Kenneth Kaunda. File photo:VPOOL/REUTERS/ODD ANDERSEN
Kenneth Kaunda. File photo:VPOOL/REUTERS/ODD ANDERSEN

Lusaka — Kenneth Kaunda, Zambia's founding president who led his country for 27 years and championed Africa’s struggles against apartheid and HIV/Aids, has died at the age of 97.

“KK”, as he was popularly known, was being treated for pneumonia at the Maina Soko Medical Centre, a military hospital in Lusaka.

“On behalf of the entire nation and on my own behalf, I pray that the entire Kaunda family is comforted as we mourn our first president and true African icon,” President Edgar Lungu said in a message on his Facebook page.

Authorities declared 21 days of mourning for the liberation hero who ruled from 1964, after the southern African nation won its independence from Britain, until 1991.

Although Zambia’s copper-based economy fared badly under his stewardship, Kaunda will be remembered more for his role as an anti-colonialism fighter who stood up to white minority-ruled SA.

He shared a loss experienced by countless families in Africa when his son Masuzyo died of Aids in 1986, and he began a personal crusade against the virus.

“This is the biggest challenge for Africa. We must fight Aids and we must do so now,” he told Reuters in 2002. “We fought colonialism. We must now use the same zeal to fight Aids, which threatens to wipe out Africa.”

As leader of the first country in the region to gain independence from its European colonisers, Kaunda worked tirelessly in pushing other former colonies towards majority rule.

In 1991, he was forced to hold the first multiparty elections for 23 years, which he lost to long-time foe, trade unionist Frederick Chiluba.

Though he was widely admired as a warm and emotional man, the voters judged Kuanda to have overstayed his welcome in office and mismanaged the economy.

The unexpected one

Kenneth David Kaunda was born on April 28 1924, the youngest of eight children of a Church of Scotland minister at Lubwa mission in the remote north of the country.

Known also by his African name Buchizya — the unexpected one — Kaunda undertook menial jobs to earn school fees after his father’s death. He also worked as a teacher and a mine welfare officer and entered politics in 1949 as a founder member of the Northern Rhodesian African National Congress.

In his early days of anti-colonial agitation, he cycled from village to village preaching majority rule.

A 1963 landslide victory for UNIP, which had broken away from the ANC five years earlier, led to Kaunda becoming prime minister of then-Northern Rhodesia. At independence in 1964, he became president of Zambia.

By the time he lost power, Kaunda’s popularity had slumped and hardship gripped most of the country’s 11-million people as the price of copper, Zambia’s main export, plummeted.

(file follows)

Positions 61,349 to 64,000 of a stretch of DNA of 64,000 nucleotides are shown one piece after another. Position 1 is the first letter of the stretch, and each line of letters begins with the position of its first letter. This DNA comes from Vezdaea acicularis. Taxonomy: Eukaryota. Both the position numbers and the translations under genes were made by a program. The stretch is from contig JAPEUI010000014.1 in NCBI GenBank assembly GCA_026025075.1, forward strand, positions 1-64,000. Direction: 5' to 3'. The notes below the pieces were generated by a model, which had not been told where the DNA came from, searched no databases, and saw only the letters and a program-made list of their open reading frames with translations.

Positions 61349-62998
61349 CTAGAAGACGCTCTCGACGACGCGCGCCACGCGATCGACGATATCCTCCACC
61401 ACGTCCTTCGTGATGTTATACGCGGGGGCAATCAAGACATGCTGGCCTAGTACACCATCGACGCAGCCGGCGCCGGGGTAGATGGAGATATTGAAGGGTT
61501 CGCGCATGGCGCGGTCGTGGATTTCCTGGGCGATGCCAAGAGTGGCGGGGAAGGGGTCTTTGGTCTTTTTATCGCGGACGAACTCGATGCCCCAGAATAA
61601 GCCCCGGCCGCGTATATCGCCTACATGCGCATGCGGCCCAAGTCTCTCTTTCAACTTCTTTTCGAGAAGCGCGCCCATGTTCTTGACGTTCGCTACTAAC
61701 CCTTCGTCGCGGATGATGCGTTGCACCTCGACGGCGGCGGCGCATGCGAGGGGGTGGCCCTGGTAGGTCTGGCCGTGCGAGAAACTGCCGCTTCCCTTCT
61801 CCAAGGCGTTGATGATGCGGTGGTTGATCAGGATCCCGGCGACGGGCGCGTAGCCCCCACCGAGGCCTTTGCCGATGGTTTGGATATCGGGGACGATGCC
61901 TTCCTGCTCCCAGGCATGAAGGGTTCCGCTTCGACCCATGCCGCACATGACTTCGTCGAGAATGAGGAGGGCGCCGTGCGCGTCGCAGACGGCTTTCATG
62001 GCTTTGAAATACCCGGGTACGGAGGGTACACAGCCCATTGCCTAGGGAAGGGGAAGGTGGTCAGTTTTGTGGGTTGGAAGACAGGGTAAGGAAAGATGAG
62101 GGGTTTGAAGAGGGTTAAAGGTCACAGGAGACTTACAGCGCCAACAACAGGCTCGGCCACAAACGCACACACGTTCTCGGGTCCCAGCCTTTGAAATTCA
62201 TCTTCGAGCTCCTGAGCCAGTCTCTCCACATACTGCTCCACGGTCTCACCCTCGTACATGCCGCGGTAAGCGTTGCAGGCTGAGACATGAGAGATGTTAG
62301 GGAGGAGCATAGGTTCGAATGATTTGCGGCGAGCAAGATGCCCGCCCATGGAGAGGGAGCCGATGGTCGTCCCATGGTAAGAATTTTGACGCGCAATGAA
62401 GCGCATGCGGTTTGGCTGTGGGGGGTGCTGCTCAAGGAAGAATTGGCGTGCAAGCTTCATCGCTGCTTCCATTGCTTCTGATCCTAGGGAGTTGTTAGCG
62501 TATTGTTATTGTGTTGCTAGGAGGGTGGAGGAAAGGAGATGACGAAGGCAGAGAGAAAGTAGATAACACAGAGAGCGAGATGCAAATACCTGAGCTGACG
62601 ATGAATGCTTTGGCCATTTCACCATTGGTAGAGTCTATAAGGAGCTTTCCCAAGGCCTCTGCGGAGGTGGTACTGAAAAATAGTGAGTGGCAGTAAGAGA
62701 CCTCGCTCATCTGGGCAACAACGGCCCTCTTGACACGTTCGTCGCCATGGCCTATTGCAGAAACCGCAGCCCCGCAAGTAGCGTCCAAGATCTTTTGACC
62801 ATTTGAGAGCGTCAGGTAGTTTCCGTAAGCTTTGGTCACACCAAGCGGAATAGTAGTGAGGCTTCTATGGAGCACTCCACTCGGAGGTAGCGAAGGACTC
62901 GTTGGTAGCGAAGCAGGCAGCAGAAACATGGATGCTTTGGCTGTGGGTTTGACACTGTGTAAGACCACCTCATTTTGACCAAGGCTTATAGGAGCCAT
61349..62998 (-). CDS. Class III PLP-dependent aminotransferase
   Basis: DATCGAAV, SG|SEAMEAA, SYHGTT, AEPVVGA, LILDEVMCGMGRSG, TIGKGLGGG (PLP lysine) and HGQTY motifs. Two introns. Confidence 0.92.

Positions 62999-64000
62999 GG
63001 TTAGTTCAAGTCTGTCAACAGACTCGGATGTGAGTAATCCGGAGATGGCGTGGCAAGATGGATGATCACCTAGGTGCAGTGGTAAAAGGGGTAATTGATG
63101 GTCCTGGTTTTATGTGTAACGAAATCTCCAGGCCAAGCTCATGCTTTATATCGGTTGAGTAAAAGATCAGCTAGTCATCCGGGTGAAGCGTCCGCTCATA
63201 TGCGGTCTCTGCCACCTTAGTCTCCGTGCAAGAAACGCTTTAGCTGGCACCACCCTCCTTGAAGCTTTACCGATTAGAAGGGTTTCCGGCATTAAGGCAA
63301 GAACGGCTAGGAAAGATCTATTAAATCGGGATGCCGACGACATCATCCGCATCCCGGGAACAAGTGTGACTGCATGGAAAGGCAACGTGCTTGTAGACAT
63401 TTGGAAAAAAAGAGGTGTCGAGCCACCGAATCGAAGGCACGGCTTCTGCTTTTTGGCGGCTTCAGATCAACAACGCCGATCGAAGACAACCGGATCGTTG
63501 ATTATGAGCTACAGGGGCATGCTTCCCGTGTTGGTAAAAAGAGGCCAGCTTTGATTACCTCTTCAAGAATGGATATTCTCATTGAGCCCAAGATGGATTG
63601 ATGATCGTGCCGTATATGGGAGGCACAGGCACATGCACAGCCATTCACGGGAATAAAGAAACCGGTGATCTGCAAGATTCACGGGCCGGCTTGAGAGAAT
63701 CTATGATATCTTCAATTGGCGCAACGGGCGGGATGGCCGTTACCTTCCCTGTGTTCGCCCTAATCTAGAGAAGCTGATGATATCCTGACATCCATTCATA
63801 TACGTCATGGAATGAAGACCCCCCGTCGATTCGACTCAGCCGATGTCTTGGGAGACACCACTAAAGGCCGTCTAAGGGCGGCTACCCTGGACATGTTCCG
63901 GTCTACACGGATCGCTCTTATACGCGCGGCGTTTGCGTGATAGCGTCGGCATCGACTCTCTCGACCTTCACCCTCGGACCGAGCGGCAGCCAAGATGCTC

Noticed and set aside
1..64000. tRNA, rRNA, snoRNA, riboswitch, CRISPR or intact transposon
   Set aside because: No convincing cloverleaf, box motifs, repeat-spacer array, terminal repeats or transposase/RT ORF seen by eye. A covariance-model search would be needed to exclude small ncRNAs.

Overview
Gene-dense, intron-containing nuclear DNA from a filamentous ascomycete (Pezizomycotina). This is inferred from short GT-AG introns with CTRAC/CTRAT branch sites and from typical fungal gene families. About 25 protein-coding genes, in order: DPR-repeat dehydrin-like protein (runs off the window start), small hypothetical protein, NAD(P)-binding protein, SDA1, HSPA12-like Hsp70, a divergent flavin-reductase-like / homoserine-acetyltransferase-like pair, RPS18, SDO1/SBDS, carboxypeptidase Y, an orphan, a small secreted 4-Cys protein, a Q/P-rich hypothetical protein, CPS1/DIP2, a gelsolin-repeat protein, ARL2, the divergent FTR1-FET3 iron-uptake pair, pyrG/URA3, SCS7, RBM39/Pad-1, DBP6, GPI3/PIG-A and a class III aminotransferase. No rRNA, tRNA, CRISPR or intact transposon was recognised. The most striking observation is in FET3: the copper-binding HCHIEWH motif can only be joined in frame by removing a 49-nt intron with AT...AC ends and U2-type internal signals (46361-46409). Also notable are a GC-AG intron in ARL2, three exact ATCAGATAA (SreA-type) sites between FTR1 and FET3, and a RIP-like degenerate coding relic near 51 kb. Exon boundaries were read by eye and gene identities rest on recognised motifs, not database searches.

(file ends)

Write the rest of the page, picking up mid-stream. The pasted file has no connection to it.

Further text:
After 27 years of lecturing fellow Africans on how to build an independent nation, he was confronted by misery in his own backyard and anger among usually easy-going people.

A June 1990 doubling in the price of maize meal, the staple for most Zambians, sparked a three-day riot in which 27 people were killed, 150 injured and hundreds arrested as the army moved in.

The same month, an army lieutenant forced his way into a state radio studio and announced that Kaunda had been overthrown. People rushed into the streets, cheering.

The coup turned out to be a fiction and the lieutenant was arrested, but the public reaction had shown how low Kaunda’s popularity had sunk.

Weep in public

Kaunda was not ashamed to weep in public and had a unique speaking style, emphasising key thoughts by repeating entire sentences, his trademark white handkerchief in his left hand.

He espoused an ideology of “humanism”, a mix of  Christian ethics, traditional African values and socialist principles.

In foreign affairs, Kaunda was a high-profile figure among the seven Southern African states that led the fight against apartheid SA. He let Nelson Mandela's ANC make a home-in-exile in Lusaka during the three decades it was banned in SA.

Kaunda also played a leading role in Mozambique’s independence talks in 1975, Zimbabwe’s in 1980 and Namibia’s in 1990.

Despite accusations of corruption against his UNIP party, he won plaudits credit for heeding  the winds of political change and preferring peaceful transition to violent confrontation.

He was philosophical about his defeat in 1991. Urging unity and peace, he said in a broadcast: “Those who go into opposition are still an active catalyst for good government, indeed an integral part of good government.”

In 1996, Kaunda tried to make a political comeback, but he was blocked when Chiluba forced through constitutional amendments which declared the former “Father of the Nation” a foreigner because his parents came from Malawi.

He was arrested in December 1997 and charged with treason after an attempted coup by junior army officers two months earlier. He was detained in a maximum-security prison, but later placed under house arrest until the state dropped the charges.

After his son and political heir Wezi Kaunda was murdered in October 1999, Kaunda announced his withdrawal from domestic politics to concentrate on halting the spread of Aids through his Kenneth Kaunda Children of Africa Foundation.

Besides Masuzyo and Wezi, Kaunda and his wife Betty had six other children — four boys and two girls.

In his later years he led a quiet life, mostly staying at home and only occasionally appearing at state functions. In a rare public appearance in September 2019, at the age of 95, he spoke out strongly against a wave of attacks in SA against foreigners from other African countries.

“Our brothers and sisters in South Africa should remember that these same people they are treating with cruelty are the same people who were comrades in arms in fighting the brutal apartheid regime,” Kaunda said.

Reuters

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